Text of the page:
'The Sortino ratio, a variation of the Sharpe ratio only factors in the downside, or negative volatility, rather than the total volatility used in calculating the Sharpe ratio. The theory behind the Sortino variation is that upside volatility is a plus for the investment, and it, therefore, should not be included in the risk calculation. Therefore, the Sortino ratio takes upside volatility out of the equation and uses only the downside standard deviation in its calculation instead of the total standard deviation that is used in calculating the Sharpe ratio.'

Using this definition on our asset we see for example:- Looking at the excess return divided by the downside deviation of 1.11 in the last 5 years of Universal Investment Strategy 3x Leverage, we see it is relatively greater, thus better in comparison to the benchmark SPY (0.68)
- During the last 3 years, the excess return divided by the downside deviation is 0.98, which is larger, thus better than the value of 0.66 from the benchmark.

'The Ulcer Index is a technical indicator that measures downside risk, in terms of both the depth and duration of price declines. The index increases in value as the price moves farther away from a recent high and falls as the price rises to new highs. The indicator is usually calculated over a 14-day period, with the Ulcer Index showing the percentage drawdown a trader can expect from the high over that period. The greater the value of the Ulcer Index, the longer it takes for a stock to get back to the former high.'

Applying this definition to our asset in some examples:- The Downside risk index over 5 years of Universal Investment Strategy 3x Leverage is 8.22 , which is greater, thus worse compared to the benchmark SPY (7.13 ) in the same period.
- During the last 3 years, the Ulcer Ratio is 9.02 , which is larger, thus worse than the value of 8.25 from the benchmark.

'Maximum drawdown is defined as the peak-to-trough decline of an investment during a specific period. It is usually quoted as a percentage of the peak value. The maximum drawdown can be calculated based on absolute returns, in order to identify strategies that suffer less during market downturns, such as low-volatility strategies. However, the maximum drawdown can also be calculated based on returns relative to a benchmark index, for identifying strategies that show steady outperformance over time.'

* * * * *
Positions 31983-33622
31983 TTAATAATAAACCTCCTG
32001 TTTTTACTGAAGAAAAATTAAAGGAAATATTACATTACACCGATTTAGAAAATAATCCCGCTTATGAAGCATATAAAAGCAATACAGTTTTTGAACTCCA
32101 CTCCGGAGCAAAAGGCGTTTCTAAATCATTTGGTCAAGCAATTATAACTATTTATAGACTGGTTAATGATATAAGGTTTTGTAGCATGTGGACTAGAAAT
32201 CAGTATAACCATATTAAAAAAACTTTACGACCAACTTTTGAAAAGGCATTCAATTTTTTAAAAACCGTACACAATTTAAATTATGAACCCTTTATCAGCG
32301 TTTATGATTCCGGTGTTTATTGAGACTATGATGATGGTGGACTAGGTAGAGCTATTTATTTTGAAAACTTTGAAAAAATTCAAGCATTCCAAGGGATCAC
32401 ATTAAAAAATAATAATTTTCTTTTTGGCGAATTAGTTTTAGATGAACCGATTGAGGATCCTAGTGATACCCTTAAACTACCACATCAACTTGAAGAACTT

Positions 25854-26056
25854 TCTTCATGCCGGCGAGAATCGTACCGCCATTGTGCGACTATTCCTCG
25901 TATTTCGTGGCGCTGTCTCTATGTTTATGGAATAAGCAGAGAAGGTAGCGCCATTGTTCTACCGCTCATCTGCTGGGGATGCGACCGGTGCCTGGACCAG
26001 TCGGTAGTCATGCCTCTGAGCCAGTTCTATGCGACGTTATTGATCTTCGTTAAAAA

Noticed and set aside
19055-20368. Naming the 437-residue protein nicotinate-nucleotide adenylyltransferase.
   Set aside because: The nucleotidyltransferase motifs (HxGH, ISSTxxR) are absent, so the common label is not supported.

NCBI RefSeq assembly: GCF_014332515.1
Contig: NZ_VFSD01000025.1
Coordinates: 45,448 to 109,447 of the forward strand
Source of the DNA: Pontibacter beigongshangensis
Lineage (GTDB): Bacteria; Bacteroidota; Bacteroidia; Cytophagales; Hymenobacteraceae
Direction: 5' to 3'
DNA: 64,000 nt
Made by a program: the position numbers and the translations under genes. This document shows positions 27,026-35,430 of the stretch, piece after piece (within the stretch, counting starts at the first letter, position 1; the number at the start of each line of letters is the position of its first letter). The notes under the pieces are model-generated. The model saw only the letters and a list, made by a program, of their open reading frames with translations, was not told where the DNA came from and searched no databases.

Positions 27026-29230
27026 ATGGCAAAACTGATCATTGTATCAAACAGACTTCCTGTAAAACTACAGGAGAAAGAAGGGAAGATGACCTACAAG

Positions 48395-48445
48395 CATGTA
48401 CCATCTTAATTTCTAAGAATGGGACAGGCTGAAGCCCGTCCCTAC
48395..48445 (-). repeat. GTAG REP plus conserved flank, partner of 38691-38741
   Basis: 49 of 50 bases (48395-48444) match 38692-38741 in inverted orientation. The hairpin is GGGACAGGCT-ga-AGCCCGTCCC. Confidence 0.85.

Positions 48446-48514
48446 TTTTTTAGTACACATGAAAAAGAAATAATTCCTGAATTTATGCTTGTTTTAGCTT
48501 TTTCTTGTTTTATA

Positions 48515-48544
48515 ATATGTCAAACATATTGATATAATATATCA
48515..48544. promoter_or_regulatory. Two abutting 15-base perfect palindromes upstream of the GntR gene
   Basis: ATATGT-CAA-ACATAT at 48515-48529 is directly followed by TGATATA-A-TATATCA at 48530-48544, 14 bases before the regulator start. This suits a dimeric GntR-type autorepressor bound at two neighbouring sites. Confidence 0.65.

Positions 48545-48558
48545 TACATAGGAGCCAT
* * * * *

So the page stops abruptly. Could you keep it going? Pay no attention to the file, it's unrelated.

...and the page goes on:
Applying this definition to our asset in some examples:- The maximum drop from peak to valley over 5 years of Universal Investment Strategy 3x Leverage is -31.3 days, which is larger, thus better compared to the benchmark SPY (-33.7 days) in the same period.
- During the last 3 years, the maximum DrawDown is -31.3 days, which is higher, thus better than the value of -33.7 days from the benchmark.

'The Drawdown Duration is the length of any peak to peak period, or the time between new equity highs. The Max Drawdown Duration is the worst (the maximum/longest) amount of time an investment has seen between peaks (equity highs). Many assume Max DD Duration is the length of time between new highs during which the Max DD (magnitude) occurred. But that isn’t always the case. The Max DD duration is the longest time between peaks, period. So it could be the time when the program also had its biggest peak to valley loss (and usually is, because the program needs a long time to recover from the largest loss), but it doesn’t have to be'

Applying this definition to our asset in some examples:- Looking at the maximum time in days below previous high water mark of 228 days in the last 5 years of Universal Investment Strategy 3x Leverage, we see it is relatively higher, thus worse in comparison to the benchmark SPY (150 days)
- Compared with SPY (150 days) in the period of the last 3 years, the maximum time in days below previous high water mark of 167 days is greater, thus worse.

'The Drawdown Duration is the length of any peak to peak period, or the time between new equity highs. The Avg Drawdown Duration is the average amount of time an investment has seen between peaks (equity highs), or in other terms the average of time under water of all drawdowns. So in contrast to the Maximum duration it does not measure only one drawdown event but calculates the average of all.'

Applying this definition to our asset in some examples:- Looking at the average days below previous high of 55 days in the last 5 years of Universal Investment Strategy 3x Leverage, we see it is relatively higher, thus worse in comparison to the benchmark SPY (41 days)
- Looking at average time in days below previous high water mark in of 45 days in the period of the last 3 years, we see it is relatively higher, thus worse in comparison to SPY (36 days).

Historical returns have been extended using synthetic data.
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- Note that yearly returns do not equal the sum of monthly returns due to compounding.
- Performance results of Universal Investment Strategy 3x Leverage are hypothetical, do not account for slippage, fees or taxes, and are based on backtesting, which has many inherent limitations, some of which are described in our Terms of Use.